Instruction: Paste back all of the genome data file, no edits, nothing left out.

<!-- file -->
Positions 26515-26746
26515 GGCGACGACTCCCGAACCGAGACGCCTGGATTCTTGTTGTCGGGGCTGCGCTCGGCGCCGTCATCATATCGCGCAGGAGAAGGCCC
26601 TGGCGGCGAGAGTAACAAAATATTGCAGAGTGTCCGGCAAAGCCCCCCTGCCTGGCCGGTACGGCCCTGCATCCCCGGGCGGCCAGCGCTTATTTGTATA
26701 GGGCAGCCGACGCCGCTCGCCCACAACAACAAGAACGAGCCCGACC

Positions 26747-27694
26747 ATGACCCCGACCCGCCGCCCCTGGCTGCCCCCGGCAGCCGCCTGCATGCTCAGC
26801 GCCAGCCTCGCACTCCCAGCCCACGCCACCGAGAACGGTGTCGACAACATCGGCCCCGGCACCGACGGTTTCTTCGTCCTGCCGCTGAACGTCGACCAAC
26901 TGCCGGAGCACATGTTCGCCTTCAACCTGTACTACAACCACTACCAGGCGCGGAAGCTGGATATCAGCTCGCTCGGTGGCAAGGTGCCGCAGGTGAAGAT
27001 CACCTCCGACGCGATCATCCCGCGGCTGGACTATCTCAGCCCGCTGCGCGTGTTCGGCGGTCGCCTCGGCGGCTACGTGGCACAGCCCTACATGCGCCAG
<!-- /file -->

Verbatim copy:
Positions 26515-26746
26515 GGCGACGACTCCCGAACCGAGACGCCTGGATTCTTGTTGTCGGGGCTGCGCTCGGCGCCGTCATCATATCGCGCAGGAGAAGGCCC
26601 TGGCGGCGAGAGTAACAAAATATTGCAGAGTGTCCGGCAAAGCCCCCCTGCCTGGCCGGTACGGCCCTGCATCCCCGGGCGGCCAGCGCTTATTTGTATA
26701 GGGCAGCCGACGCCGCTCGCCCACAACAACAAGAACGAGCCCGACC

Positions 26747-27694
26747 ATGACCCCGACCCGCCGCCCCTGGCTGCCCCCGGCAGCCGCCTGCATGCTCAGC
26801 GCCAGCCTCGCACTCCCAGCCCACGCCACCGAGAACGGTGTCGACAACATCGGCCCCGGCACCGACGGTTTCTTCGTCCTGCCGCTGAACGTCGACCAAC
26901 TGCCGGAGCACATGTTCGCCTTCAACCTGTACTACAACCACTACCAGGCGCGGAAGCTGGATATCAGCTCGCTCGGTGGCAAGGTGCCGCAGGTGAAGAT
27001 CACCTCCGACGCGATCATCCCGCGGCTGGACTATCTCAGCCCGCTGCGCGTGTTCGGCGGTCGCCTCGGCGGCTACGTGGCACAGCCCTACATGCGCCAG